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Photobiomodulation for Low Testosterone

Is photobiomodulation good for low testosterone? The answer is clearly yes if you’re a rat and a qualified yes if you’re a human being.

I last wrote about photobiomodulation (PBM) and testosterone in August 2018. At that time, I had found a study that showed regular PBM treatments increased blood levels of testosterone in rats. Since then, I’ve come across another study of rats [PDF] that showed PBM increased the weight of their testes, which probably has some connection to testosterone levels. Unfortunately, that study isn’t very relevant for us because the rats were exposed to light continuously for 70 days. Even if you wanted to spend 70 days in our PBM bed, we aren’t set up for such a booking.

Good for Rats, Good for People?

I have not yet been able to find studies of PBM’s effect on human testosterone. But that doesn’t shake my confidence in it. We’ve seen enough customers who claim improvements in vitality and focus that I think the effect is there.

Should you care about your testosterone level? Not if you are perfectly satisfied with your current competitiveness, stamina, strength, mood, and libido. Those are some of the things to which testosterone contributes in men. But if you feel any of these is off, then you may realize some improvement by raising your testosterone level.

A man’s testosterone level typically begins to decline after the age of 30. For many men, it’s what makes aging so difficult. The pharmaceutical firms that market synthetic testosterone are peddling a fountain of youth. But despite what it says in their advertising, testosterone supplements are not without risk. Testosterone treatments can increase your red blood cell count, which thickens your blood and puts you at risk of stroke or heart attack. It can also increase the size of the breasts or the prostate.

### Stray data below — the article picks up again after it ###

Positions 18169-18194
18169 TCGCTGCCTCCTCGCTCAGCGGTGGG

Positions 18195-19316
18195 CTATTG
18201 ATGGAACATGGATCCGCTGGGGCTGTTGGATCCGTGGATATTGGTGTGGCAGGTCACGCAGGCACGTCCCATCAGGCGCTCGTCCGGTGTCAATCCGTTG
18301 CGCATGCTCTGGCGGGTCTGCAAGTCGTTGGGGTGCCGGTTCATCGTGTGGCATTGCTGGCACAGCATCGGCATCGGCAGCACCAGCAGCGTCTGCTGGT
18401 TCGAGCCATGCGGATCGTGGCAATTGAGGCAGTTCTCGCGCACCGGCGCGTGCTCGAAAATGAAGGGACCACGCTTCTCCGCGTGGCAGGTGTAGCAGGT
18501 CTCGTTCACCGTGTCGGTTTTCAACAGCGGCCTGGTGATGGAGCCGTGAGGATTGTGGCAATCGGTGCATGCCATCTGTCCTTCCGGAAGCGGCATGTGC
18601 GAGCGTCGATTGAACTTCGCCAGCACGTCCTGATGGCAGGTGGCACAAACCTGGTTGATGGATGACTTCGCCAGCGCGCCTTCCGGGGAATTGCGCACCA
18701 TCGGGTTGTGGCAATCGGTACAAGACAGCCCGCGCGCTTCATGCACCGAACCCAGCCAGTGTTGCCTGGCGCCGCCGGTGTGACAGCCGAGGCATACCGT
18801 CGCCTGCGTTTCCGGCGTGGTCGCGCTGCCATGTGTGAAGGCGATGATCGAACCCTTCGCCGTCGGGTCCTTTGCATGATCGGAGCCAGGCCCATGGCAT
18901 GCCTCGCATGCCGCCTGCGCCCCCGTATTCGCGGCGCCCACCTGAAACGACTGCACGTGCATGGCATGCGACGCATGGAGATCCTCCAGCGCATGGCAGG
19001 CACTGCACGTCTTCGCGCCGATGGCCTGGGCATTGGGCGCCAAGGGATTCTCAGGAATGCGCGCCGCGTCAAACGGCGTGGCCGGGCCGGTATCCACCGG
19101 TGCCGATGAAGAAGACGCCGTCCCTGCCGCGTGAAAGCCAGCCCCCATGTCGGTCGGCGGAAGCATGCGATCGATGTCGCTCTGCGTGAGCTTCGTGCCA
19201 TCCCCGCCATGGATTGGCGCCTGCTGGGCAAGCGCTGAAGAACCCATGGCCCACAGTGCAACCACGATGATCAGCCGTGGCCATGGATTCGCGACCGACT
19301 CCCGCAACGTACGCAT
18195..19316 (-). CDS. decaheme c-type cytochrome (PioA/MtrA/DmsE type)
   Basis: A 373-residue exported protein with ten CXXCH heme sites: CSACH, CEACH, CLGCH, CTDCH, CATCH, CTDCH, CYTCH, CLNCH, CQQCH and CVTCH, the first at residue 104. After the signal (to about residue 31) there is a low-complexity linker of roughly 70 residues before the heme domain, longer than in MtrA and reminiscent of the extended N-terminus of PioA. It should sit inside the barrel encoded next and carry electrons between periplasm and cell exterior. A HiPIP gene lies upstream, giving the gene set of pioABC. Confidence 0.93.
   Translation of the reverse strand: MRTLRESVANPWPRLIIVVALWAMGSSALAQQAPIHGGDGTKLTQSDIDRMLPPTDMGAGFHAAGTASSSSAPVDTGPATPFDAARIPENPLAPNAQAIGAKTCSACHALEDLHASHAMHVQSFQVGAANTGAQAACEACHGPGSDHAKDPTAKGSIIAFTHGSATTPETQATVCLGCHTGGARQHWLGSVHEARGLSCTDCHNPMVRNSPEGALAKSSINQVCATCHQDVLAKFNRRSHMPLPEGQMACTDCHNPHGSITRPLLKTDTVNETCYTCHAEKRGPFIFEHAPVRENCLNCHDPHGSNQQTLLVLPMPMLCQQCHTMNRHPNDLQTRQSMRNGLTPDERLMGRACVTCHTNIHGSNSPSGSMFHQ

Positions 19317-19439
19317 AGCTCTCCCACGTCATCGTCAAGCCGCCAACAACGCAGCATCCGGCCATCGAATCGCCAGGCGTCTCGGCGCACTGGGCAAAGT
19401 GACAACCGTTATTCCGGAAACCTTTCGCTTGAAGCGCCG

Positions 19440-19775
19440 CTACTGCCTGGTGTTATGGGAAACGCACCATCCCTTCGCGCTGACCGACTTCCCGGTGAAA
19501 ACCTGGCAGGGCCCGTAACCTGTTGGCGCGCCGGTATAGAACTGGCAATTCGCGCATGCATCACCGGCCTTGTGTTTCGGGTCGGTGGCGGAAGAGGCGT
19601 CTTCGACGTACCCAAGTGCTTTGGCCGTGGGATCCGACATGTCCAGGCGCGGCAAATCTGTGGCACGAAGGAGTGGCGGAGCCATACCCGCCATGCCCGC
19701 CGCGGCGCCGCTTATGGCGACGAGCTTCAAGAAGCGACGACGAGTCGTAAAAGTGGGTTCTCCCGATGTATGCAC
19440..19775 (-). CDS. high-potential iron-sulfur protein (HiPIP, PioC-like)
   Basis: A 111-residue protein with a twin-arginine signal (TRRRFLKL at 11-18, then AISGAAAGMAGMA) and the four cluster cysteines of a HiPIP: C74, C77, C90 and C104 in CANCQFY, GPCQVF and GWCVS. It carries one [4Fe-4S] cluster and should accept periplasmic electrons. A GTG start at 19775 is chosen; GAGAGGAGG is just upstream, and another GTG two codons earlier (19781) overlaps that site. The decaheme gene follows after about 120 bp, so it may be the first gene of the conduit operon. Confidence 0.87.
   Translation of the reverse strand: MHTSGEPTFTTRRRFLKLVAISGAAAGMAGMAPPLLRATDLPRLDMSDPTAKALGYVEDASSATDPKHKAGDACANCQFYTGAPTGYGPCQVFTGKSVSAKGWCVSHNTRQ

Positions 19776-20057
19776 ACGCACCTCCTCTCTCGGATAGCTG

How PBM Works

Research has found none of those side effects in photobiomodulation. The way PBM may increase testosterone is by improving the health and vitality of leydig cells. Leydig cells, which are located in the testes, secrete testosterone (as well as two other androgens) into the blood when they are stimulated by leutinizing hormone, which is released by the pituitary.

A hormone stimulating the release of another hormone is kind of a complicated process. PBM, of course, simply energizes the leydig cells the way it energizes any other cells it reaches, by increasing the chemical ATP within the cells. Healthier leydig cells means better testosterone production when all the other elements are functioning the way they should. It’s completely natural.

It may sound like it would be more efficient to simply introduce more testosterone directly with a patch, injection, or rub-on gel. But that bypasses the leydig cells altogether and risks throwing the process out of balance, which is probably why testosterone supplementation can produce unwanted side effects. It also risks getting you thrown out of athletic competitions and disgraced. PBM is never going to leave you with synthetic testosterone in your blood.

Photobiomodulation for Low Testosterone

But here is the main point I want to make in this posting. In order for PBM to raise your testosterone level, the light has to reach your leydig cells. Fortunately, those cells are near the surface of the skin of your testicles, and as long as your testicles are uncovered, the light can reach them. But if you are covered, you’re going to get less benefit. Note that at Peak Recovery & Health Center, our PBM bed is located in a lockable room. You are in there by yourself, which gives you the privacy to disrobe completely so you can lie naked in the bed and get the full benefit. So if you’re concerned about testosterone, be sure to take off all your clothes the next time you climb into the PBM bed.

Why not book a session right now?

Photo: I am posed in the PBM bed. Note that I’m not getting the full testosterone benefit because I’m wearing trunks for the photo.